What to do with wayward walls

Anyone who has renovated or built a house in Bali will be familiar with that sinking feeling on realising the gulf between your expectation and the likely delivery. Though thankfully gone are the days when a contractor would build a wall and only then knock a hole through for the window, getting a good finish is still problematic; it’s enough to drive you up the wall. Cringe-worthy puns aside, what can you do to mask imperfections, impart a finished look and make a feature out of the most flawed surface? Here are a few ideas that can be easy on your budget as well as your time.



A lick of paint is the fastest, cheapest and possibly the most forgiving way to change a wall, and transform the space. Choose a strong solid colour for an accent wall (e.g. Ibu Cat’s pink living room, featured in this column at the end of last year). Make a virtue of the existing texture by sponge-painting or using a ragging or scumbling technique. Use chalkboard paint in a child’s room and encourage their personal graffiti practice. Or up the design ante by painting a pattern; I love my friend Nina’s bathroom with its soaring aqua-and-white chevron painted wall.


Hang large-scale art

The classic way to conceal an imperfect patch of wall! Buy direct from a favourite artist, visit a renowned gallery, or take a leisurely drive along through Lotunduh village for inspiration. For a low-cost solution, why not create your own artwork; just buy a large canvas or two and a few pots of paint – standard house paint will do – and even the least arty amongst us can create a minimalist abstract to be proud of!


Create a mural

To make a statement on an expanse of wall, consider commissioning one of Bali’s talented muralists to create a unique artwork. In their hands, flaws can be camouflaged or even incorporated into the design e.g. that unsightly crack could serve as the branch of a tree. I love the Sayan House mural of red palms – as iconic as its fusion menu and sunset vista. But you don’t have to cover an entire wall; when my lovely neighbours built a rental in their family compound, Pak Made painted a beautiful free-flowing traditional Balinese scene above the bed that delights their guests.


Make a gallery wall

This interior designer staple is a neat way to curate art, photos, drawings, and bits and bobs. Use simple black frames for a contemporary look, or different frames for a touch of whimsy… at all times exercising a keen editorial eye to keep chaos at bay. Group items by theme or topic, or adopt a colour to unify an eclectic collection e.g. choose art, photos, objects and fabric with a touch of green. I saw a great example of this in a Batu Belig villa, where old prints of beetles were simply framed and hung in clusters on a wall painted a spectacular pink.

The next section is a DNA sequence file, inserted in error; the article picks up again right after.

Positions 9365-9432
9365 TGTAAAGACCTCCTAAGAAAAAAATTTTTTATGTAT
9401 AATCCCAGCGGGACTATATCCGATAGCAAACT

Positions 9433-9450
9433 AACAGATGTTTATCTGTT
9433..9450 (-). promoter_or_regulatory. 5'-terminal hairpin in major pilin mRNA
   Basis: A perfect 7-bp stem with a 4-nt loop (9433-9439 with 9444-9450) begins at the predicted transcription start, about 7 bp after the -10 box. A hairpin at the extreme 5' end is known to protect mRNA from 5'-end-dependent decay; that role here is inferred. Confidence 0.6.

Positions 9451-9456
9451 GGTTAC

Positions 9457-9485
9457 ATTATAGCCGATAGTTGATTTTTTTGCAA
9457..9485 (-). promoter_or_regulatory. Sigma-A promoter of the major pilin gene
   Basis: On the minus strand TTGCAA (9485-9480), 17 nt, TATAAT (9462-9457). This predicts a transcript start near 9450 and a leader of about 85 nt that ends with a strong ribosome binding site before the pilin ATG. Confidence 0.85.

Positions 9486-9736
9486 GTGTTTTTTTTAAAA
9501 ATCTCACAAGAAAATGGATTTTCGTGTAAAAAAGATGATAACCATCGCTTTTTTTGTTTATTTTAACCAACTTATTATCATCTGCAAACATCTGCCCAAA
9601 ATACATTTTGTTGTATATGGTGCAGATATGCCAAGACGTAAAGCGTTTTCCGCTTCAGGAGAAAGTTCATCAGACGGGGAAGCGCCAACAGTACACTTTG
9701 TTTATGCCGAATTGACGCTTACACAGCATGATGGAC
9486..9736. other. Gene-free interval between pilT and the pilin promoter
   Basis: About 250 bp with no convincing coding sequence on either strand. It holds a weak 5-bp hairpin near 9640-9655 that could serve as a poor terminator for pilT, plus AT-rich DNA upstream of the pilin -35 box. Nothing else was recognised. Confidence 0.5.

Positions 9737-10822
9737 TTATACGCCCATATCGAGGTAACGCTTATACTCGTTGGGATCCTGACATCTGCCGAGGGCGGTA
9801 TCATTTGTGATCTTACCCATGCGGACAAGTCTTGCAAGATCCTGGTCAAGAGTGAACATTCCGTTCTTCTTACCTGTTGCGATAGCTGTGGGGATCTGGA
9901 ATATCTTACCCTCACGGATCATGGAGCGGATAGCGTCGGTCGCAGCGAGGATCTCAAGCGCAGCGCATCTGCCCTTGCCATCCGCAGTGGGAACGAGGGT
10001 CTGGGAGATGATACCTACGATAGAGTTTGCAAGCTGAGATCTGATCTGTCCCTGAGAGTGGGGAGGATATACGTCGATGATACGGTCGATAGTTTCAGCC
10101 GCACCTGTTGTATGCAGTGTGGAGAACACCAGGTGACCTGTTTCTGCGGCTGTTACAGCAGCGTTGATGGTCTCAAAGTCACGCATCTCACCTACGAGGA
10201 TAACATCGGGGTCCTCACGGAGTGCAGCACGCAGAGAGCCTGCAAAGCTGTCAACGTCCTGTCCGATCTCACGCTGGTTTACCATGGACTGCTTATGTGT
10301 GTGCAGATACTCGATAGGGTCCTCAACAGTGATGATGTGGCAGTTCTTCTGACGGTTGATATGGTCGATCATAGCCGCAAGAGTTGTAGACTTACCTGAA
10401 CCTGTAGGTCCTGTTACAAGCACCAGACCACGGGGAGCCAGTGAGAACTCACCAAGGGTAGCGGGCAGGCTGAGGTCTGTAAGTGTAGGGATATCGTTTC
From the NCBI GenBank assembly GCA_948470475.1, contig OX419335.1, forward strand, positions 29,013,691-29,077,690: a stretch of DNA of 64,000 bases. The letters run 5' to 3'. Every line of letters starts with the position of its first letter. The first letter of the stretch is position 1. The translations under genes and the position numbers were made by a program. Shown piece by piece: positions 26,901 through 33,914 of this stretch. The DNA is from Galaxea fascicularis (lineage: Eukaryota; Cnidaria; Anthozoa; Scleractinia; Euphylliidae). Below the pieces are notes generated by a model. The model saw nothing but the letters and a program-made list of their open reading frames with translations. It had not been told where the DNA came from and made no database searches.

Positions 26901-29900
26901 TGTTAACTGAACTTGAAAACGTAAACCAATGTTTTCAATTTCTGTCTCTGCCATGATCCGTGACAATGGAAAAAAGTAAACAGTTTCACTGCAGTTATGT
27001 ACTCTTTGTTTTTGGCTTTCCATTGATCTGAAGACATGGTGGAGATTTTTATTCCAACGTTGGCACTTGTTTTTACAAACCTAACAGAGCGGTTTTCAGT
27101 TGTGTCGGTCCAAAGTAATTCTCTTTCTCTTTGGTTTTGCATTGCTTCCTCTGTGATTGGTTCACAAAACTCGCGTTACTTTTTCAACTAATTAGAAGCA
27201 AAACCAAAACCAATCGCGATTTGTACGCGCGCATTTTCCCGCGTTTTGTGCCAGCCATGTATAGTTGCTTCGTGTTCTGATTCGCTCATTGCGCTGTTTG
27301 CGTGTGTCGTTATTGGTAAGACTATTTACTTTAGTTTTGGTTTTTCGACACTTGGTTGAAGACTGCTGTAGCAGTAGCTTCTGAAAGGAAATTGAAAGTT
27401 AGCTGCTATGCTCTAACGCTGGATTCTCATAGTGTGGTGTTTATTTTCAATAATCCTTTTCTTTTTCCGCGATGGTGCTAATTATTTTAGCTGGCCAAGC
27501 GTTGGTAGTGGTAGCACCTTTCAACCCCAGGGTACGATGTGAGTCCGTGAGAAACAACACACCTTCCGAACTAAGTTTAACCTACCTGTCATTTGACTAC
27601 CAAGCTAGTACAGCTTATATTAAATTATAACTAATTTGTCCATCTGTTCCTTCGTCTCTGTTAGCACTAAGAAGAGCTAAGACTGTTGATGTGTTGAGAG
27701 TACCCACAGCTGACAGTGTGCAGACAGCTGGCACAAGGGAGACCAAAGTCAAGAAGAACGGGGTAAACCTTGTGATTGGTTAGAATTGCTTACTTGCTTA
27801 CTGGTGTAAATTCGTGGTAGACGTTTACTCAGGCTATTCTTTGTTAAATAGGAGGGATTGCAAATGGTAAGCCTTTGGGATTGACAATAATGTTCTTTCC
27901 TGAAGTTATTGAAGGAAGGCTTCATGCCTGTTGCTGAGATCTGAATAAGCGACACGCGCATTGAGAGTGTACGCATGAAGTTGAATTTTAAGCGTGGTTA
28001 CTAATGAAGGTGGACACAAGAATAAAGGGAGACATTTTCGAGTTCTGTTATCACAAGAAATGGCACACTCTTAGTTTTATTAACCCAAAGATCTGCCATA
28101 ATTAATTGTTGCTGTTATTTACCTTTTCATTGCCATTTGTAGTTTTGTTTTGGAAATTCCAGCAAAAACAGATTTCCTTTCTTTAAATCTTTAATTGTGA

Tile a wall

We’re so lucky to have access to traditional cement tiles in Bali, such as Sadhu Tiles in Sideman, which has a wonderful selection of traditional colours and patterns. A few years ago, I bought a selection of random mismatched ‘rejects’ to cover a shower wall, and love the result. Another approach is to buy the cheapest ceramic tiles in an array of colours, smash them then use the pieces to create a mosaic scene; in Nina’s guest bathroom, the effect is magical!


Line with natural materials

Sometimes it can make sense to create a new wall by applying a new surface layer. This could be prohibitively expensive elsewhere, but with Indonesia’s abundance of materials it’s do-able. Unevenly stacked slate, pebbles, and exposed brick make for a striking accent wall. Use fine-weave bedeg or rattan as wallpaper and stick onto a wall, then paint over for an interesting texture. Or apply split bamboo across the entire wall. And to disguise cracks between the wall and ceiling, add traditional hand-carved wood strips along the join; you can pick up elaborately carved lengths in Mas and Sukawati.


Hang fabric

There’s something sumptuous about fabric-covered walls — think boudoir sizzle and Bedouin romance. Fabric is very effective in hiding imperfections, and is also fairly simple to install as well as remove; so, like paint, you can easily change your mind and replace later. Hang a piece of fabric from a dowel or curtain rod fixed as close to the ceiling as possible, or roughly staple the fabric to the edge of the wall. Better still, treat fabric as wallpaper and stick it to the wall. Given that you might need many metres to cover the surface, you might want to steer clear of the (admittedly divine) Hermes fabric I recently spotted in a Seminyak villa. But a quick trip to Klungkung market, Jalan Sulawesi or Alta Moda will give you lots of inspiration, whether you’re into patterned prints in eye-popping colours, or a more ethnic look with hand-loomed ikat or Javanese batik.


Digital prints on vinyl

One of the most effective ways to create a killer accent wall is by using digitally printed vinyl. I saw this technique used to great effect in a beachfront vacation rental in Seseh, where green jungle scenes elevated the interiors of contemporary flat-roofed pavilions. And Janet, who we interviewed for the last At Home in Bali column, found a novel way to use vinyl in the garden courtyard of her Palm Merah renovation in Kemenuh. “We found the red palms to be fantastically expensive, and it was too difficult to paint a mural on the site, so I googled red palm images, measured the wall, downloaded the file and took it to the printer, who printed it in a day.” The printer she recommends is Gede at Dwi Karya (08123655125).


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